Re-fund the police

The Commissioner also raised concerns over the lack of pretrial detention, which she indicated could lead to more violence.  She wrote:

“In addition to gun possession, I am concerned that pretrial incarceration will no longer be sought for charges such as terrorism, criminal sale of a firearm, gun-point robberies … and other serious violent felonies that put the safety of the public and the police officers who have sworn to protect and serve at great risk.”

Regarding criminal justice reform, Sewell wrote that she believes in it, but she “argued that the NYPD has already been helping to reduce incarceration and arrests by pursuing ‘community based solutions.’”

She added:

“I believe in reform that make sense when applied collaboratively.… 

“In that same vein, I am concerned about sweeping edicts that seem to remove discretion, not just from police officers, but also from Assistant District Attorneys regarding what crimes to prosecute and how to charge them.”

While instructing her officers “to do your jobs based on your training, direction by supervisors and enforce the law,” Sewell promised to speak more with Bragg “to seek a better balance between officer safety, public safety and reform.”

Commissioner Sewell is not the only one who has reacted with concerns over DA Bragg’s progressive, soft-on-crime policies.

Police Benevolent Association president Patrick Lynch told the New York Post:

“Police officers don’t want to be sent out to enforce laws that the district attorneys won’t prosecute.”

He added:

“And there are already too many people who believe that they can commit crimes, resist arrest, interfere with police officers and face zero consequences.”

A “high-ranking” unidentified police supervisor told the Post:

“The identical platform has not worked out in San Francisco, Chicago, Philadelphia and Baltimore.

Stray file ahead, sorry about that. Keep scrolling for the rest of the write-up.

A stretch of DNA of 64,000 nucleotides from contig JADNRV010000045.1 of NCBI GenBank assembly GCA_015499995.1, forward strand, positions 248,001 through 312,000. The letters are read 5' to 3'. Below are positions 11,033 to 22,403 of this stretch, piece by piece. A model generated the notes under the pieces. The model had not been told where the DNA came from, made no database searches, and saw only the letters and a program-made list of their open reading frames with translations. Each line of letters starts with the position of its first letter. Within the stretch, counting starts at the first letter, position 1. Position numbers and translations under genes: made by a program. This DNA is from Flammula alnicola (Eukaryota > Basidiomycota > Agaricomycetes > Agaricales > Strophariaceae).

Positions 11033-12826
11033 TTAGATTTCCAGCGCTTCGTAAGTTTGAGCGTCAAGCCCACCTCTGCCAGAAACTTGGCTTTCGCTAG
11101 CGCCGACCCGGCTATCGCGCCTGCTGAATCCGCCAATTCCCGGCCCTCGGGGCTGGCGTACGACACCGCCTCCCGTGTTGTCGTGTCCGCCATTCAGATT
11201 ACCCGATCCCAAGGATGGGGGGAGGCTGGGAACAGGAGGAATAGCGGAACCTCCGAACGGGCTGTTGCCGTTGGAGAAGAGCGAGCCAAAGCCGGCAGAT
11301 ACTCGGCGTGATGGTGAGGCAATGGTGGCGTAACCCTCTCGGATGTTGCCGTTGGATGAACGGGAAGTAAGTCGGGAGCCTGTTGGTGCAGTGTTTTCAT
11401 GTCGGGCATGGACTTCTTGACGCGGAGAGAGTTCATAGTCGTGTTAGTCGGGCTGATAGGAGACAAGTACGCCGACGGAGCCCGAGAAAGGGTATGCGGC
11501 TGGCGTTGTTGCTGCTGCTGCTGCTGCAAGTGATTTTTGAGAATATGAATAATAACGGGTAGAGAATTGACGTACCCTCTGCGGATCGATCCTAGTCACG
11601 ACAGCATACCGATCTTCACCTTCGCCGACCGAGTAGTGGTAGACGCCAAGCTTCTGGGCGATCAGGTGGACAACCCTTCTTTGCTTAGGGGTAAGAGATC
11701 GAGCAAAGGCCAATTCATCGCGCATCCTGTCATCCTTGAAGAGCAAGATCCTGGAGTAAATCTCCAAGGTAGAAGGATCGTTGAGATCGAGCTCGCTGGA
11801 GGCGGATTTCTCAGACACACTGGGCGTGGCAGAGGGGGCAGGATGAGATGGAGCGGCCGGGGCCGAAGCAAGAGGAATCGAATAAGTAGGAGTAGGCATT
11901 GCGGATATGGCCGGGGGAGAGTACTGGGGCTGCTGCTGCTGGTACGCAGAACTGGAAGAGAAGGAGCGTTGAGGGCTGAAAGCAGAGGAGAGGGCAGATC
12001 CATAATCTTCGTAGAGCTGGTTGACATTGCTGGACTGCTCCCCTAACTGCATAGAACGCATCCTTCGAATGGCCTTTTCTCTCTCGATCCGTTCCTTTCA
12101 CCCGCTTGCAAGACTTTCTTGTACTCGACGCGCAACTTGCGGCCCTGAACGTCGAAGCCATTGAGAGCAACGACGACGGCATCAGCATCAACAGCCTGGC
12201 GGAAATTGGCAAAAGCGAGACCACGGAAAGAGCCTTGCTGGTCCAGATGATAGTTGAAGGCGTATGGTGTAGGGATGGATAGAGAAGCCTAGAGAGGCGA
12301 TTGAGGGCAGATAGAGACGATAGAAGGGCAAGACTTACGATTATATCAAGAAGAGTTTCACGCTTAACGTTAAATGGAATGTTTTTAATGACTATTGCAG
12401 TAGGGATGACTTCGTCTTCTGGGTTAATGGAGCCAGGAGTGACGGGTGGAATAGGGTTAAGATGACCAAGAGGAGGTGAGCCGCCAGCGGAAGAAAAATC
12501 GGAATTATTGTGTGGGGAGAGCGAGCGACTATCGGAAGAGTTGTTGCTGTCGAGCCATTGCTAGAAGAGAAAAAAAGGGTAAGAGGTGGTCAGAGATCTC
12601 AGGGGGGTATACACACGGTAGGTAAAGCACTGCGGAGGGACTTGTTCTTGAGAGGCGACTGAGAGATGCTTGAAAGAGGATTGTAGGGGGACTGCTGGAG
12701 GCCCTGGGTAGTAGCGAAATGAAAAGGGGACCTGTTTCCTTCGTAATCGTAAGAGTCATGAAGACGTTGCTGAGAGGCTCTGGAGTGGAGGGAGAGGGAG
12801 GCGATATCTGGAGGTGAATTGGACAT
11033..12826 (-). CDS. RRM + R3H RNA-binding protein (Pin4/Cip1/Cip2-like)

“It will lead to more young lives lost to gang violence and innocent people being hurt both physically and emotionally.”

Paul DiGiacomo, head of the NYPD Detectives’ Endowment Association, said in a statement:

“Bragg gives criminals the roadmap to freedom from prosecution and control of our streets.”

He continued:

“In Bragg’s Manhattan, you can resist arrest, deal drugs, obstruct arrests, and even carry a gun and get away with it.”

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‘I’m grateful for bail reform’: Career criminal keeps getting released in police-defunded NYC

Originally published January 8, 2022

NEW YORK, NY- According to a report from The New York Post, a career criminal in connection with a slew of burglaries across Manhattan and Brooklyn, has been set free to keep committing crimes thanks to what he calls the state’s “great” bail reform laws.

In a phone interview with The Post on Friday, January 7th, 58-year-old Charles Wold said in a statement:

“I’m grateful for [bail reform] because I’m too old to go to jail, I’m way too old, I can’t do it.”

Wold, who has had a substance use disorder for years, has been accused of burglarizing seven different businesses in Brooklyn alone, plus another three in Manhattan all in the course of just three months.

However, each time he was arrested by NYPD, he was subsequently released because of the state’s controversial bail reform laws. While at his mother’s house, Wold told The Post that freedom “feels good,” adding:

“Rikers Island is not the key, you know what I’m saying? I’ve been in jail all my life, I can do that standing on my head, it’s not teaching me anything. I can get more drugs in there than I can out here. Hopefully, the DA will see that I did not do all these crimes that they are accusing me of and they will get dismissed.”

New NYPD Commissioner slams far-left Manhattan DA’s soft-on-crime policies, says puts cops in danger

According to police and court records, Wold, who has 32 prior arrests mostly from burglary and theft dating back to 1983, including 11 from 2021 alone, was arrested on November 24, 2021 after police stated he broke into two Manhattan businesses and stole from the cash registers.